In a electric/vacuum plane such as an sr-20, with an STEC rate based AP, say the 55, let’s take what statistically is a real killer of pilots, instrument failure/ partial panel / in IMC near take-off or landing. If you lose the Vacuum and the standby, your AP being rate-based is still there to keep you under control. If you have an electrical problem that necessitates a master switch off, even for a minutes, you still have the vacuum system… Seems to me like with the STEC and the dual systems you have a nice redundancy.

In the all-electric plane, you smell burning wires shortly after take-off into 500 OVC, and you properly kill the master… NOW WHAT? Four different power sources going through the same set of wires and insulation to the same electrical instruments is not true redundancy, is it?

Is there a feature about the 22 I don’t know? A standby, non-electric driven something?

And for all of you who would say, “well how often do you see that kind of failure?” I would answer probably about as often as you might need for that chute behind your heads…

I just see no safety advantage at ALL to the electric only airplane. In fact, I see a disadvantage (albeit rare) in return for added convenience.

Help

Dean

Dean:

Other than the two separate alternators and the two separate batteries, and the separate battery for the turn and bank indicator which are part of the SR22 as built, there are two items which certainly would improve safety in the event of a total electrical failure.

First, an external antenna connection for the use of a handheld nav/com should be considered essential. There appears to be ample room for an additional connector in the center console near the headset connectors.

Second, I am seriously considering installing a backup AH. BFGoodrich Avionics makes a 2 1/4" backup AH. It is described at www.bfgavionics.com under “standby instrumentation” and is the AIM520 series. If the Davtron clock/OAT/voltmeter were moved to the upper right portion of the right panel (where the suction gauge is on the SR20) this would leave a 2 1/4" open spot on the upper left of the left side of the panel. The AIM520 can be installed with a backup battery and switch similar to the turn and bank indicator. I am not sure of the specifications for the backup battery. The person I spoke with at BFGoodrich Avionics indicated that probably a gel cell battery that would be charged from the avionics bus would probably be used.

With this configuration, you would have communication and VOR navigation from the handheld and turn and bank and AH from independent electrical supplies. The AIM520 and the more expensive J.E.T. instruments are in transport catagory aircraft, installed with backup battery.

As to the possible failure points in the SR22 electrical system is concerned, perhaps someone with more detailed information regrding the two altinator and two battery system could give a detailed description of what the possibilities there are concerned. Michael’s post apparantly concerned a single generator and single battery failure. Apart from the handheld com failure, the generator and battery failure itself was apparantly pretty rare.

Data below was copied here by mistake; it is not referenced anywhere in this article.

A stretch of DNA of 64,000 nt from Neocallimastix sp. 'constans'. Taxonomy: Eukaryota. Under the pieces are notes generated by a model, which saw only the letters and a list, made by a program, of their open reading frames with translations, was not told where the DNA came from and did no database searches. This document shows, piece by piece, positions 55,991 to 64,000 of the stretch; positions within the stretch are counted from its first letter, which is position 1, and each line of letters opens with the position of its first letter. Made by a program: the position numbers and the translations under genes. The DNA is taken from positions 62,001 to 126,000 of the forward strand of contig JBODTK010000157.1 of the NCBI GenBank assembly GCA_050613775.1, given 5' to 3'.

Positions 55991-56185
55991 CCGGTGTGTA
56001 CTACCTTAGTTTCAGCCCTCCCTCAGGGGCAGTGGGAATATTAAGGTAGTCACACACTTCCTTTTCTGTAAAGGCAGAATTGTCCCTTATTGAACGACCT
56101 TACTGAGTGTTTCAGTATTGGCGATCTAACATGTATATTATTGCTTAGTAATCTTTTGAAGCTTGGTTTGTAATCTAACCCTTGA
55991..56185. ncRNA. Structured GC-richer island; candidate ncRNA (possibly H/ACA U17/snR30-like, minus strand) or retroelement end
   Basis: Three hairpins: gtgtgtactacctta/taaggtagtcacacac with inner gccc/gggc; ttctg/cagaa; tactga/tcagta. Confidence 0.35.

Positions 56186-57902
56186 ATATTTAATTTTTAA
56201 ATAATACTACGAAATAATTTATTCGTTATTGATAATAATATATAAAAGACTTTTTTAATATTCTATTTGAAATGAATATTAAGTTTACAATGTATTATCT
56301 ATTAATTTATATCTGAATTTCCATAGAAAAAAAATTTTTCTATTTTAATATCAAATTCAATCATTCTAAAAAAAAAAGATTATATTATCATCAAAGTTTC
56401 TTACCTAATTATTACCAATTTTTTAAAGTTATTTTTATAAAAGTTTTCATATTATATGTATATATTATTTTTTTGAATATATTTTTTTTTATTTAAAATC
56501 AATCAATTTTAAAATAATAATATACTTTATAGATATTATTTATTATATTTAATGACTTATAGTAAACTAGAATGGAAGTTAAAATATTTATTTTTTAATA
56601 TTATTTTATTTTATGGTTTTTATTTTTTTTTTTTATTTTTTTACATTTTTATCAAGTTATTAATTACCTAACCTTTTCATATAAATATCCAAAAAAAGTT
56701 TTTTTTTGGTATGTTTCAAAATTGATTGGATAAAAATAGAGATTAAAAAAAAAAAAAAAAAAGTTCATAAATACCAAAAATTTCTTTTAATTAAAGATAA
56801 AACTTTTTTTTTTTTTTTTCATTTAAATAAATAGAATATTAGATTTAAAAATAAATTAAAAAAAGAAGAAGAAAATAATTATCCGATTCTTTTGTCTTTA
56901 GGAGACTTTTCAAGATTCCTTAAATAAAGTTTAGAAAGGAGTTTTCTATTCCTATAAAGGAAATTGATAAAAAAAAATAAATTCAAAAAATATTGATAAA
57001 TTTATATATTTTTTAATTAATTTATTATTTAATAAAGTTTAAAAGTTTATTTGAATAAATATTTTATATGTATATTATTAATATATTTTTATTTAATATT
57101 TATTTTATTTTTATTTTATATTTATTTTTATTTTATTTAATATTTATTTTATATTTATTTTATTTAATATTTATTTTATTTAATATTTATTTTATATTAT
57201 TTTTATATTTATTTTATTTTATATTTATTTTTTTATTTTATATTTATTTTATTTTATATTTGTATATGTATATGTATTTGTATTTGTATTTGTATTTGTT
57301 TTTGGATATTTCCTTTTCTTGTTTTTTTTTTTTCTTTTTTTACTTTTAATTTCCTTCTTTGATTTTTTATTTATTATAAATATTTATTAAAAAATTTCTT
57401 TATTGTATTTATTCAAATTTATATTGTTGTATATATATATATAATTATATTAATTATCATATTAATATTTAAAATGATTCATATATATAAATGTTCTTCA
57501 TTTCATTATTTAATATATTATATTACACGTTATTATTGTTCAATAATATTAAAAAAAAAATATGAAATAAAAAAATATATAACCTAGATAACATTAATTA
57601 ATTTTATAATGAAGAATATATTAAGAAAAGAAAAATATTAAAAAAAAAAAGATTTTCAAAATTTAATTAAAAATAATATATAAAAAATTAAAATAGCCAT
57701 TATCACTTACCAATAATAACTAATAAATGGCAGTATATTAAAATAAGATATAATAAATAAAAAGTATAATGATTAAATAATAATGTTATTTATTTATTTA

I spoke with a guy at Oshkosh this year I think from Sandel, and he said that the instruments would have a battery back up similar to the ones we use on our computer. When the master is shut off the backup automatically cuts in and the display runs for a finite amount of time. 30 - 45 minutes.
His wording was a little better than mine but it sounded pretty reassuring.

Bob

Taken as a given that Vacuum pumps fail A LOT more than one encounters electrical problems, it seems to me an all-electric airplane is certainly more convenient. However, it also seems to me that in the event of any kind of electrical short/ fire / you are totally in the dark for either a few minutes while you trouble-shoot, or possibly until you get down…

In a electric/vacuum plane such as an sr-20, with an STEC rate based AP, say the 55, let’s take what statistically is a real killer of pilots, instrument failure/ partial panel / in IMC near take-off or landing. If you lose the Vacuum and the standby, your AP being rate-based is still there to keep you under control. If you have an electrical problem that necessitates a master switch off, even for a minutes, you still have the vacuum system… Seems to me like with the STEC and the dual systems you have a nice redundancy.

In the all-electric plane, you smell burning wires shortly after take-off into 500 OVC, and you properly kill the master… NOW WHAT? Four different power sources going through the same set of wires and insulation to the same electrical instruments is not true redundancy, is it?